A couple of weekends after we returned home from Italy, we bought our first lemon tree, which (sadly) has failed to produce any viable fruit. So this Spring we bought another lemon tree, which already had a baby lemon or two on it. Both of our trees are Meyer lemon trees. They bloom in the Spring, then produce fruit that look like limes until about October. They look so much like limes that you may be convinced that you actually bought a lime tree (not necessarily a bad thing, but we wanted lemons, dammit!) Be patient and they will eventually turn into pretty pretty lemons that remind you of Capri and deserve to be turned into sauce for delicious veal.
The ingredients for our Lemon Veal are very simple — veal scallopini (thinly-cut veal), olive oil, butter, flour, white wine and lemon.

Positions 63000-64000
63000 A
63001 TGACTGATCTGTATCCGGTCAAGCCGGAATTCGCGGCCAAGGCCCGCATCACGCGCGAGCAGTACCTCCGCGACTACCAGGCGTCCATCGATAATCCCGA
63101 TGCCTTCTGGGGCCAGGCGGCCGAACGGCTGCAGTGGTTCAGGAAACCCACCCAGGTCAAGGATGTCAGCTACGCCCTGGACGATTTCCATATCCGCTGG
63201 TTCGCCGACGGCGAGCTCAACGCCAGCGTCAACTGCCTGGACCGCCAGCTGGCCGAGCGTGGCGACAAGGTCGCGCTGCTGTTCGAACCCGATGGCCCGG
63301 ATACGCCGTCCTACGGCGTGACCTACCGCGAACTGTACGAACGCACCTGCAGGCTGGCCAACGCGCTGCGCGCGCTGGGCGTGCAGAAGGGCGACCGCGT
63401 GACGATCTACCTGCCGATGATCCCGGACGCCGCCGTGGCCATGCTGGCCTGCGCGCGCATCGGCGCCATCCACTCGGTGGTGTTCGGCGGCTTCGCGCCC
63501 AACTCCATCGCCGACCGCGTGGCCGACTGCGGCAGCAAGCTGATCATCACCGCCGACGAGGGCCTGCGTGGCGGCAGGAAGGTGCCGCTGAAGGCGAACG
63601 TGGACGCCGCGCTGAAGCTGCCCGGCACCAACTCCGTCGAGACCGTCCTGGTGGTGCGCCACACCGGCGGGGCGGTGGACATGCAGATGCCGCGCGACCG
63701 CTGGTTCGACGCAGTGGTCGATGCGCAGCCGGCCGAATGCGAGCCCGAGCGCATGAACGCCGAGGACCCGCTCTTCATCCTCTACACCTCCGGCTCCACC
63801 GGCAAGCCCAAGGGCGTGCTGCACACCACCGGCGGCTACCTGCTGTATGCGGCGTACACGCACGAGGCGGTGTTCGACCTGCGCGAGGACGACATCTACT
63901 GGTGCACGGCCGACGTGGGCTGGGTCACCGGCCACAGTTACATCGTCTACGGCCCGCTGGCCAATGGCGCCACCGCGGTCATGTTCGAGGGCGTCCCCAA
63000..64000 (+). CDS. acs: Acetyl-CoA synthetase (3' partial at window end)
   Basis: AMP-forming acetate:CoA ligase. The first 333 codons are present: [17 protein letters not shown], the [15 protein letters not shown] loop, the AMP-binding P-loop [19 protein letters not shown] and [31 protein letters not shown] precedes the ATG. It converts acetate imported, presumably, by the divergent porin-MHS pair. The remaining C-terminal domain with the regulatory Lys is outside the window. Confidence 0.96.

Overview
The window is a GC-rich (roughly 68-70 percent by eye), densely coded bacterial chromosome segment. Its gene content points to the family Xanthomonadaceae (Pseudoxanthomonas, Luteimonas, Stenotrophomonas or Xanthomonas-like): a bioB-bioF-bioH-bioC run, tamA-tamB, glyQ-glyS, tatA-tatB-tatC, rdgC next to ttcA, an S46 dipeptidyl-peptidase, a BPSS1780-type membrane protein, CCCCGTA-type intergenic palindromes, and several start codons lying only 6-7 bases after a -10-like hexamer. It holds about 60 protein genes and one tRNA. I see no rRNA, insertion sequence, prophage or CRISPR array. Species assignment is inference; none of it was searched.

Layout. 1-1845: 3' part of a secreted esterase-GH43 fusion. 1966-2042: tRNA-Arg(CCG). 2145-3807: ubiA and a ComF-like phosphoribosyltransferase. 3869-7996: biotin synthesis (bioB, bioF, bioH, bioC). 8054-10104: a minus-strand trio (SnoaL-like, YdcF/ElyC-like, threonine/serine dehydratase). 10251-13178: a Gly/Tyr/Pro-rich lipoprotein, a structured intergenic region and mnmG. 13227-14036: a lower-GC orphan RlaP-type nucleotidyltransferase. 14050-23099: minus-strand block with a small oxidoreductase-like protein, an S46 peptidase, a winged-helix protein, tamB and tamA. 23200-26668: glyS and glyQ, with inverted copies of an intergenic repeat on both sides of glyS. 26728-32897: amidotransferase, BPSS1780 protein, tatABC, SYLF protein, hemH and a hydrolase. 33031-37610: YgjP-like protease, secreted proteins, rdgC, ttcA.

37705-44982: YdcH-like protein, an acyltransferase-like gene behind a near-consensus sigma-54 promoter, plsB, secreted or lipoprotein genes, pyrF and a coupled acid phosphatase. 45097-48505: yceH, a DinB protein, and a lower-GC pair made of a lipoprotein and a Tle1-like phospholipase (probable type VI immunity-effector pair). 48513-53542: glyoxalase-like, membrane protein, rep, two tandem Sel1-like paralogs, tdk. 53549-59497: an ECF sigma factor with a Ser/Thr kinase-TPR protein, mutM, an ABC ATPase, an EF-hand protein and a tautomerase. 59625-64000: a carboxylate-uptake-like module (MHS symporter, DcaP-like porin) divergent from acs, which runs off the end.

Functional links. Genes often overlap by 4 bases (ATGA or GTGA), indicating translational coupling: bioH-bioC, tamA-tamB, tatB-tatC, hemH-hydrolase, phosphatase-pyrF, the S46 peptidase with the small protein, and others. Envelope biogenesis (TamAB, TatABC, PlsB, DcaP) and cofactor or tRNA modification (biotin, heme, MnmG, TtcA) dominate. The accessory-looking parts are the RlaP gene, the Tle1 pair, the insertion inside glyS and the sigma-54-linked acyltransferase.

You can tell the Meyer lemon is ready to pick when it reaches this golden / sun / sunflower / yellow-y color. It should look like the (completely un-edited) picture above. We Googled “ripe Meyer lemon” and found pictures of ripe ones so we knew which one of ours to pick.
We decided to do a taste test to find out whether the Meyer lemon (0n the left) tasted better than the lemons found at the grocery store (puny specimen on the right). Yes, this is another picture and commentary about the lemon. Remember I said that the lemon tree blooms in Spring, but doesn’t yield usable lemons until Fall. In Texas, that means we’ve been tending to and staring at this stupid tree and its limes lemons for the last 7-8 months. So we figured the first recipe using our very first lemon should spotlight the lemon.
****Spoiler alert*** The Meyer lemon tasted way better than the store-bought lemon — much sweeter and the lemon itself seemed more juicy.